Trans Cool TOKYO focuses on the work of a younger generation of artists that emerged in the 1990s, led by Yoshitomo Nara. The exhibition consists of over 30 works selected from the 4000 piece-collection of the Museum of Contemporary Art, Tokyo divided into 3 broad themes: “… comics, science fiction, robots and the like”; “… artists who seek out new identities within the context of globalization”; and “… artists who base their work on their own personal emotions and events in everyday life”.
Backed by the Museum of Contemporary Art Tokyo, the exhibition is being shown at the Bangkok Art & Culture Centre (BACC) until March 28th.
Bangkok Art & Culture Centre (BACC)
BTS: National Stadium
American-Swedish fashion and portrait photographer Jesper Haynes, in a solo exhibition at Bangkok’s NOSPACE gallery, shares intimate images captured over a period of 20 years in his New York apartment. Described as raw, sexy, joyful, zany and highly personal, these collages document the friends, roommates, lovers and strangers that shared the photographers life.
Born in Edinburgh, Scotland in 1962, Jesper Haynes shares his time between New York (where he is based), Bangkok, Stockholm and Tokyo.
March 4-March 28, 2010.
21/108 Block D, Royal City Avenue (RCA) MRT: Phra Ram 9
Su Chih-Sheng a graduate of Parsons and now head of the Department of Media Communication at Shih Chien University has a solo exhibition entitled ‘Brainternet’ at VT Artsalon in Taipei until March 27th, 2010.
Su Chih-Sheng’s exhibition appears (my Chinese is failing me) to continue a discussion of the social implications of online or ‘virtual’ activity that is prevalent in Taiwan. His thesis centers on peoples virtual lives, or lives behind the screen, as being the new idealism. From his artist statement:
Brains in internet.
The cyberspace and the real world are interconnected in the year of 2010.
To live a convenient life or to make anything impossible become possible, people look for solutions to real life problems in the virtual world.
After turning on a computer, connecting to the Internet, and logging on to websites, people begin to socialize with others in the cyberspace. Without having face-to-face interactions, people find their own identity and value.
In the virtual world, the truth behind words is not valued.
What is reality? Or, is reality important at all?
Shifting between the physical world and the cyberspace, we have to keep the balance and find the center in our lives.
VT Artsalon in Taipei
Opening this week at DOB Hualamphong Gallery is Suffering the latest exhibition by Amrit Chusuwan. From the release:
The Lord Buddha’s teaching that “Suffering is one of the Four Noble Truths” is the inspiration of Amrit Chusuwan’s latest art exhibition “Suffering”. Amrit; well-known in both Thai and International art society, applies the variety of medium as well as materials such as found object, ready-made object, light box, letters, photos, motion pictures and so on to impart the profound ideas of Buddhism about suffering and its origin, misery, impurities, etc. These religious teachings are surprisingly and finely blended with the contemporary art and its various ways of presentation which the artist succeeds to pass on his ideas and mesmerized the audience by his constructive process of thinking.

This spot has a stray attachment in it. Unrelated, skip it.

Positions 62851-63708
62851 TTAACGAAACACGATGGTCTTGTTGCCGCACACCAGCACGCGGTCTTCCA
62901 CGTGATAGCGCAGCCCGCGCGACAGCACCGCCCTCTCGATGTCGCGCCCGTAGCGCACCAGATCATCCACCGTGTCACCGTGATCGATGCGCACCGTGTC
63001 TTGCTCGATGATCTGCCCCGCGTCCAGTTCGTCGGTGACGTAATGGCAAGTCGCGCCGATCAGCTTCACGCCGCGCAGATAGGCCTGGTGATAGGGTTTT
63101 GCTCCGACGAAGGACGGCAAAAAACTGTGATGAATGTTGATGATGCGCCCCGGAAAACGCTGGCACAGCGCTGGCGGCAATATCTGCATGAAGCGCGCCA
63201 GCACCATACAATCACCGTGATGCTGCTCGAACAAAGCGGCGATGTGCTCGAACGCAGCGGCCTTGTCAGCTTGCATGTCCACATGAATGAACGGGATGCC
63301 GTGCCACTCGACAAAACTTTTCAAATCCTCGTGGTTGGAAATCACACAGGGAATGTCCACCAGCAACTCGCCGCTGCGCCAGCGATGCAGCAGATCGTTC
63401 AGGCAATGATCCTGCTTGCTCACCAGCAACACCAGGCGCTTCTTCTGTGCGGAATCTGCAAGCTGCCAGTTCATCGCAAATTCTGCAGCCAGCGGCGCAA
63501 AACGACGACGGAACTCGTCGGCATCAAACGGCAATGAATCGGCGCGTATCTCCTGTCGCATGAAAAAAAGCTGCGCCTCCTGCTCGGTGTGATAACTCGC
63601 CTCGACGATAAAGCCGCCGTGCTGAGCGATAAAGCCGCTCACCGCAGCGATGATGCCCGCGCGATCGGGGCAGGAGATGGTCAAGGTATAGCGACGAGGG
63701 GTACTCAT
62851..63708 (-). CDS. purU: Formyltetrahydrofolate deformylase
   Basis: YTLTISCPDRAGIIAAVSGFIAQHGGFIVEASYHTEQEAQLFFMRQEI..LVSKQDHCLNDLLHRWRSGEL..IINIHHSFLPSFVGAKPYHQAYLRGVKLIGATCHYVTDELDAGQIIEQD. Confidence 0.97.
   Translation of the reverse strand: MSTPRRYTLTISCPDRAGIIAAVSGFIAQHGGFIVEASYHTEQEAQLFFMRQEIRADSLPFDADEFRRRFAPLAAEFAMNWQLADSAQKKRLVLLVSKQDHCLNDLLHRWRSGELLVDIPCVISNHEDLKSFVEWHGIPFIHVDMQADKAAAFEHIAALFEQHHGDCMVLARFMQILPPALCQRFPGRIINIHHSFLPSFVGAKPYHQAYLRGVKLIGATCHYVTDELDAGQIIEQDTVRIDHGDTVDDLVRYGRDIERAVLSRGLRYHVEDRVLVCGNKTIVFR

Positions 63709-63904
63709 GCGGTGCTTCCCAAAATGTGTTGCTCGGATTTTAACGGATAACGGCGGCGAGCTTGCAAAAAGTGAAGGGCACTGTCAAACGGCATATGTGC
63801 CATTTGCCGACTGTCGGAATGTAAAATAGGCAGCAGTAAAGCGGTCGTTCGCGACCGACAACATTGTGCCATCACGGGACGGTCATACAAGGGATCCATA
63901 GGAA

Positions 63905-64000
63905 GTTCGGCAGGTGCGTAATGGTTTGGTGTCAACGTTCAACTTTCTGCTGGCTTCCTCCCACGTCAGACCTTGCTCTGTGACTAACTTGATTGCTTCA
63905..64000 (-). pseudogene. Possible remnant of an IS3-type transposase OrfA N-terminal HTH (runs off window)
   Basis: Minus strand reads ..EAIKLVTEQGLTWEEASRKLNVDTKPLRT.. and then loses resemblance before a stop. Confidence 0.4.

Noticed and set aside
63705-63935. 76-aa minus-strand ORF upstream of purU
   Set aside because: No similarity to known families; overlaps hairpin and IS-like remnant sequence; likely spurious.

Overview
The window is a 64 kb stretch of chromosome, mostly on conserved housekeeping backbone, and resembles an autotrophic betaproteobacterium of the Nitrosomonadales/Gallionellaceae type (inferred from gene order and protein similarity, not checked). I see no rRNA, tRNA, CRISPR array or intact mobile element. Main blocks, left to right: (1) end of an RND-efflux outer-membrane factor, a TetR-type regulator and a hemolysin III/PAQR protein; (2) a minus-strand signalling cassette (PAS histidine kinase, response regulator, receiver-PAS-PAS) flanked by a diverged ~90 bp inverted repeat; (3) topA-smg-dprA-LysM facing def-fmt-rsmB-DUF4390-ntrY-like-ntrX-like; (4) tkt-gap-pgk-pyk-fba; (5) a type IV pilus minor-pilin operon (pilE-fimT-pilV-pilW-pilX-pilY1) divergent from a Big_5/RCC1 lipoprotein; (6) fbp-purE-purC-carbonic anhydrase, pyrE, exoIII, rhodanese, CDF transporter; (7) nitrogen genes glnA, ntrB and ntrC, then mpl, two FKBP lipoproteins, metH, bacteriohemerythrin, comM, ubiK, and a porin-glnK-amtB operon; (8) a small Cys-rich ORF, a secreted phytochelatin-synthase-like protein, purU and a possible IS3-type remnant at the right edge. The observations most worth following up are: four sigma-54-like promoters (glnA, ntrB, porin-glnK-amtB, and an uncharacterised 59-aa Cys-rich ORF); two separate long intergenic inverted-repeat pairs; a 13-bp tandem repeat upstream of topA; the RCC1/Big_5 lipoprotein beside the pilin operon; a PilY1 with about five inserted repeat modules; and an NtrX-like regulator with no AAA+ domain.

February 25th to March 28th, 2010
DOB Hualamphong Gallery
DOB Building 4F, 318 Rama 4 Rd.,
Appearing until the end of this month at the Thailand Creative & Design Center the “Denim 101: Fundamentals of Jeans exhibition presents the story of denim: from its origin, characteristics, and unique qualities, to how it became the jeans we know and love today. Ten creative production techniques are illustrated through manufacturing tools and samples from top global and local brands such as PRPS, Edwin, Diesel and Dior Homme”.
I recently had the pleasure of viewing this small showcase and if you have an interest in materials in general or jeans in particular it’s a recommended diversion. More from the TCDC:
The history of jeans goes back for hundreds of years and they are still popular today in the form of trousers made from cotton twill textile called “denim”.
Because of the ruggedness, jeans were initially used as uniforms for blue collar workers and soldiers. Over time, they became a clothing item of choice for people all over the world and have always evolved to keep up with fashion trends. Designers worldwide are finding ways to create a selling factor and a unique identity for their brands, including using modern technology or bringing back traditional tools and methods of manufacturing. These different strategies differentiate the origins and classifications of each brand.
Until February 28th, 2010
TCDC Resource Center
TCDC, 6th Fl., The Emporium Shopping Complex
10.30 – 21.00 (Closed Mondays)
The Urban Nomad Film Fest is now accepting entries for its ninth annual festival, set to take place in Taipei and Hsinchu starting April 30, 2010. I haven’t attended their events in the past but since it looks like I’ll be in town this year I’m excited to have the opportunity to view some interesting film. The emphasis on conversation lubricated by a bar will make the event more interesting.
Urban Nomad Film Fest is the oldest and best known underground film festival in Taiwan. It was founded in Taipei in 2002, and the ongoing project is to create a community-oriented film environment and put an end to the impersonal ‘black box’ movie theater environment where hundreds of people can watch films without really interacting with each other. We tend to hold festival screenings and events in warehouses, outdoor spaces and converted spaces, rather than traditional film theaters. Peripheral events include concerts, parties, discussion seminars and directors talks.
Deadline to submit feature length films is March 10th. They do accept international entries so they is an excellent excuse to visit Taiwan if your entry is accepted.
Urban Nomad Film Fest